Whole blood heparin concentrations do not correlate with plasma antifactor Xa heparin concentrations in pediatric patients undergoing cardiopulmonary bypass Academic Article uri icon

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abstract

  • This study was designed to test the validity of whole blood heparin concentration (WHBC) measurements using an on-site protamine titration assay with the Hepcon instrument (Medtronic Blood Management, Parker, CO, USA) in pediatric patients less than 1 year old undergoing cardiopulmonary bypass (CPB). The validity of the Hepcon measurements was examined via a test of correlation with the gold standard plasma antifactor Xa activity (anti-Xa) assay. Fifty-one patients (23 females and 28 males) under 1 year old (mean age 5.3 months) were studied prospectively. Blood samples were taken at 5 min into CPB and at the end of CPB for the WBHC, plasma anti-Xa activity, and hematocrit (Hct). The WBHC was converted to plasma heparin level using a formula taking into account the collection of blood into citrate solution and the effect of the citrate on the hematocrit. While a nonparametric statistical analysis revealed that the mean corrected values from the Hepcon instrument were not significantly different from the mean anti-Xa values (p = 0.070 at 5 min on CPB, p = 0.518 at the end of CPB), there was no significant correlation between these values at either 5 min into CPB (r = 0.113, p = 0.429) or at the end of CPB (r = -0.247, p = 0.080). The lack of correlation between the two assays may be related to the extreme hemodilution observed during CPB in small children, which leads to very low concentrations of coagulation proteins. Due to this discrepancy, whole blood heparin monitors should be further evaluated in children undergoing CPB.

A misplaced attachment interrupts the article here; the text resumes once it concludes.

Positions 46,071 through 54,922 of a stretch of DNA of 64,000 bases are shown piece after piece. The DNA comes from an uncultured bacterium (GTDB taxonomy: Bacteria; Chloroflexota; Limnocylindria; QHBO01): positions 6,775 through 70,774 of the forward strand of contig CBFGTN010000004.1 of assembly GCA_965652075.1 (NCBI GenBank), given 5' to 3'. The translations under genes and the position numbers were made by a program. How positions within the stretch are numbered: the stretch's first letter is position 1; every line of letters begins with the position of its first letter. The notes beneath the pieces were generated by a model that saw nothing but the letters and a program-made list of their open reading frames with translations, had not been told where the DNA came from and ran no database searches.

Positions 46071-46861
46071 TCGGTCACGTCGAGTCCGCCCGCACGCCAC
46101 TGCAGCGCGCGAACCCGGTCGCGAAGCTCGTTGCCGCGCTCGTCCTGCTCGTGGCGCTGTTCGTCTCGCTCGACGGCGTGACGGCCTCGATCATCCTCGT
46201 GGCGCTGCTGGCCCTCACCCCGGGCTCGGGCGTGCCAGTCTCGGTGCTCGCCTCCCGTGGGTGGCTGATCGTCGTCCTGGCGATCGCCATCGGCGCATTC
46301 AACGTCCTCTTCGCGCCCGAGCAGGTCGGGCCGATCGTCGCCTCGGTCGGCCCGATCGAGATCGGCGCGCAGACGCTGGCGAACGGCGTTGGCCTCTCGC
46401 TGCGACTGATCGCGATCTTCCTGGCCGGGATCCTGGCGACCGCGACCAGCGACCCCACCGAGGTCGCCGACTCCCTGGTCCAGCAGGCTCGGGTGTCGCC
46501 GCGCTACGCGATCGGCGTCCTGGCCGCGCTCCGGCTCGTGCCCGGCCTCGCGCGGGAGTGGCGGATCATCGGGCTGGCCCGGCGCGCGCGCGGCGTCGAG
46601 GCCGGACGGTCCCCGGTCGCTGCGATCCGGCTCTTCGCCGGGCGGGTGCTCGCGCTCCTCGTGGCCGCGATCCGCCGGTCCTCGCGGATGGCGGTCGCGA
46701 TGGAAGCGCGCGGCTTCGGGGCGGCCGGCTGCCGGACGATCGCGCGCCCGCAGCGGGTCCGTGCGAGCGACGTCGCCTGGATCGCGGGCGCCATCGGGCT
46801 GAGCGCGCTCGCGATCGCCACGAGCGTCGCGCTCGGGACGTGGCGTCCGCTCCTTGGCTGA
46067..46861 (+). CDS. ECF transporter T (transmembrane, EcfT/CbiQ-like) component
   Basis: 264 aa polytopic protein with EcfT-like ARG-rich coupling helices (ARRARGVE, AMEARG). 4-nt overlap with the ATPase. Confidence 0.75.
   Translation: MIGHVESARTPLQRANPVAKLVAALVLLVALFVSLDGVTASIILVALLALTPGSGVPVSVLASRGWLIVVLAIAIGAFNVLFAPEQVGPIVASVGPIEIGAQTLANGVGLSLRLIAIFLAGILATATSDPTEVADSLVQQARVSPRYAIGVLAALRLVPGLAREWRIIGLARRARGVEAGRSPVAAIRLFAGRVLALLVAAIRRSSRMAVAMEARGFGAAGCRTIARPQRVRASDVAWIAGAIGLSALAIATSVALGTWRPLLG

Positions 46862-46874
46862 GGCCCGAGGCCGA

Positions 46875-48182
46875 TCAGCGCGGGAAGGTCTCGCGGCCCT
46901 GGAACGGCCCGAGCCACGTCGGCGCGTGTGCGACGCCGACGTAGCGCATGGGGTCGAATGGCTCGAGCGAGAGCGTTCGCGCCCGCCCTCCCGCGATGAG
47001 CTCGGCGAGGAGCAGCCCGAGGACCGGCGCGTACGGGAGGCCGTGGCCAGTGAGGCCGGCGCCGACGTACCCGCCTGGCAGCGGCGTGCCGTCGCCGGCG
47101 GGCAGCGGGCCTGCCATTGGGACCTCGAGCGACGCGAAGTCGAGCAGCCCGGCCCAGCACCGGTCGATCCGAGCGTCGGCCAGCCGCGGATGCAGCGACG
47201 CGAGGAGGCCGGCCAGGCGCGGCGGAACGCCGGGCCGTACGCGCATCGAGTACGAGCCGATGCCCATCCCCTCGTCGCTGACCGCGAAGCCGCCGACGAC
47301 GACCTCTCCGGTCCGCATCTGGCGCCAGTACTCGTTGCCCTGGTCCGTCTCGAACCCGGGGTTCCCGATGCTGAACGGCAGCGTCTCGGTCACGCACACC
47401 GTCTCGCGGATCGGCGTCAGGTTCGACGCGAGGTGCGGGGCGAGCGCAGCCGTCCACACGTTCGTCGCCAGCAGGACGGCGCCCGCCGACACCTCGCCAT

publication date

  • May 2000